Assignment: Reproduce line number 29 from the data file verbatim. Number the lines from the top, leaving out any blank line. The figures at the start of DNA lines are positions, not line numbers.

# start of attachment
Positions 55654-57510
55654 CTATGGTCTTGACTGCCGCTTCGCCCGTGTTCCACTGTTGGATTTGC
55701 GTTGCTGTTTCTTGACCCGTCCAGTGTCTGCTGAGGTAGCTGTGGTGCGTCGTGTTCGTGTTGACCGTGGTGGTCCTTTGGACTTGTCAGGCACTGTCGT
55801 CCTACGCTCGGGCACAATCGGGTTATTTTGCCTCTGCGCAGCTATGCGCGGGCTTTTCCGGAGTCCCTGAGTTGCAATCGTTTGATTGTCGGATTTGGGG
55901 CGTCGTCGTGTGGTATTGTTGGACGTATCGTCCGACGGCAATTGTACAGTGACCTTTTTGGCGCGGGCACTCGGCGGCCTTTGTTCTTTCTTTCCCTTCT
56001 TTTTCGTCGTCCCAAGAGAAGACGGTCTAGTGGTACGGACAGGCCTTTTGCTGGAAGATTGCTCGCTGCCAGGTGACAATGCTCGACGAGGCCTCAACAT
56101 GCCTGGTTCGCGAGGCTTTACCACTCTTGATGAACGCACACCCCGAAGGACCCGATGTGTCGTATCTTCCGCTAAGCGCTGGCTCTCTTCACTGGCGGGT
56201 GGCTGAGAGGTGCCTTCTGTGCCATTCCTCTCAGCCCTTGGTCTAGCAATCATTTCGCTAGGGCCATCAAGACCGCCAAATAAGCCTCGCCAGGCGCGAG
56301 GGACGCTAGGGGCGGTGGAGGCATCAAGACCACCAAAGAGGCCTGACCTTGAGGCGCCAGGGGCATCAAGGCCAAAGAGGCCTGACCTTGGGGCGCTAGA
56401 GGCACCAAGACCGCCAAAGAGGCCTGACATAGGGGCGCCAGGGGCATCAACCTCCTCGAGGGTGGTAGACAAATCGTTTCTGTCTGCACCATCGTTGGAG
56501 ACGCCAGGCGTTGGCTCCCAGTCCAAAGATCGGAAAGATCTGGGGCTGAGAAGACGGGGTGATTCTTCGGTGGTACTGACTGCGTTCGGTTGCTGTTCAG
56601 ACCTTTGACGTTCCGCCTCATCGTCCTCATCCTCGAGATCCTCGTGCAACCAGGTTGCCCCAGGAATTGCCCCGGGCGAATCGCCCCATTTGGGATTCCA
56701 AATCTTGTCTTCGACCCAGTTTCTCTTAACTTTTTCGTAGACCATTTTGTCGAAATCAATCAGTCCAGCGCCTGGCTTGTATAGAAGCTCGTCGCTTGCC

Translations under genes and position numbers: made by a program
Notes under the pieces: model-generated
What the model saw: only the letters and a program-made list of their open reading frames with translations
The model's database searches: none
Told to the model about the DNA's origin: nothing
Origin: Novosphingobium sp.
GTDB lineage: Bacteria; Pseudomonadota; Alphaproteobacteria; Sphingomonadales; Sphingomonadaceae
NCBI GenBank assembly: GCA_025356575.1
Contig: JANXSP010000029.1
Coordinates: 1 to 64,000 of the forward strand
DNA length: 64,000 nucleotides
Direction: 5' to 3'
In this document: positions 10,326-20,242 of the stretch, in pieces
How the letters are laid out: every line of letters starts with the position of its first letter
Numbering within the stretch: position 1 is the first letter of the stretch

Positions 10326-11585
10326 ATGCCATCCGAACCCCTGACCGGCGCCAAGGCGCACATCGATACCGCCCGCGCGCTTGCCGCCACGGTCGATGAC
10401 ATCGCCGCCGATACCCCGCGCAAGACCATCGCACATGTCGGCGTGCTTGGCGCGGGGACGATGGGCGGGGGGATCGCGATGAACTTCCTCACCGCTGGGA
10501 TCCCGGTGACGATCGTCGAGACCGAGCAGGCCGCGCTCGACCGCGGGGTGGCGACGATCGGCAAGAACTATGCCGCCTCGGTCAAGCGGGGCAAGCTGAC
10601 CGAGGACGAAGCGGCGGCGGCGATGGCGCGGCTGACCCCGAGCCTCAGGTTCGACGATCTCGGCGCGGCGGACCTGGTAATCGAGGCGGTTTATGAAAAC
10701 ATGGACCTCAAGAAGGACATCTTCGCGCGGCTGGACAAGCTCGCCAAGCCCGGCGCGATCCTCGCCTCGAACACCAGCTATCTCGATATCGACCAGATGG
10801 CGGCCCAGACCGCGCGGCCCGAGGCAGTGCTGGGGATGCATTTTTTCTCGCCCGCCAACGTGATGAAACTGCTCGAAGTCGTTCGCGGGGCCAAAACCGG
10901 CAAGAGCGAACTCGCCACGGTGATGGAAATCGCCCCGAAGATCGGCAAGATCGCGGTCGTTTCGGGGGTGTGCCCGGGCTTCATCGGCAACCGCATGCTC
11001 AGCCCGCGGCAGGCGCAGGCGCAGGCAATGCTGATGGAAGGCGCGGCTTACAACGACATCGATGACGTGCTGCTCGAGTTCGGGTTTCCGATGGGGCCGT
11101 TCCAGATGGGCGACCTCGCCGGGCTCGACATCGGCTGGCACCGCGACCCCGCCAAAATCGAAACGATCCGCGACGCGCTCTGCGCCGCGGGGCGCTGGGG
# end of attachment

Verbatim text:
Positions 10326-11585